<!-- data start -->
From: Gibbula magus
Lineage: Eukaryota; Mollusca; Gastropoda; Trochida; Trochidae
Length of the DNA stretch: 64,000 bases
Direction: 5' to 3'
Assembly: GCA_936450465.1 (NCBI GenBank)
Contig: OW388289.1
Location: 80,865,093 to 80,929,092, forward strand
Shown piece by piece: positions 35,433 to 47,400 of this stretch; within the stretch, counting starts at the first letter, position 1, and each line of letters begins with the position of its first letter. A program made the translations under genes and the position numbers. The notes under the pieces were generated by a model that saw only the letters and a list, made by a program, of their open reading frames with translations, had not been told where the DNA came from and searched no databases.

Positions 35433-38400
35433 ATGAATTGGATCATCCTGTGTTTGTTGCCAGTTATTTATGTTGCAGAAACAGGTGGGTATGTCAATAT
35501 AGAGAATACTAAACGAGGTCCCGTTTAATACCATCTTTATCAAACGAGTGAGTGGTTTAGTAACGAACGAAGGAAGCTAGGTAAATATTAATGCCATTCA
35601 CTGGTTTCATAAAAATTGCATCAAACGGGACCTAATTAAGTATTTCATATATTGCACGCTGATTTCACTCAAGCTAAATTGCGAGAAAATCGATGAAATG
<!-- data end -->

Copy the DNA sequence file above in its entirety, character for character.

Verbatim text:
From: Gibbula magus
Lineage: Eukaryota; Mollusca; Gastropoda; Trochida; Trochidae
Length of the DNA stretch: 64,000 bases
Direction: 5' to 3'
Assembly: GCA_936450465.1 (NCBI GenBank)
Contig: OW388289.1
Location: 80,865,093 to 80,929,092, forward strand
Shown piece by piece: positions 35,433 to 47,400 of this stretch; within the stretch, counting starts at the first letter, position 1, and each line of letters begins with the position of its first letter. A program made the translations under genes and the position numbers. The notes under the pieces were generated by a model that saw only the letters and a list, made by a program, of their open reading frames with translations, had not been told where the DNA came from and searched no databases.

Positions 35433-38400
35433 ATGAATTGGATCATCCTGTGTTTGTTGCCAGTTATTTATGTTGCAGAAACAGGTGGGTATGTCAATAT
35501 AGAGAATACTAAACGAGGTCCCGTTTAATACCATCTTTATCAAACGAGTGAGTGGTTTAGTAACGAACGAAGGAAGCTAGGTAAATATTAATGCCATTCA
35601 CTGGTTTCATAAAAATTGCATCAAACGGGACCTAATTAAGTATTTCATATATTGCACGCTGATTTCACTCAAGCTAAATTGCGAGAAAATCGATGAAATG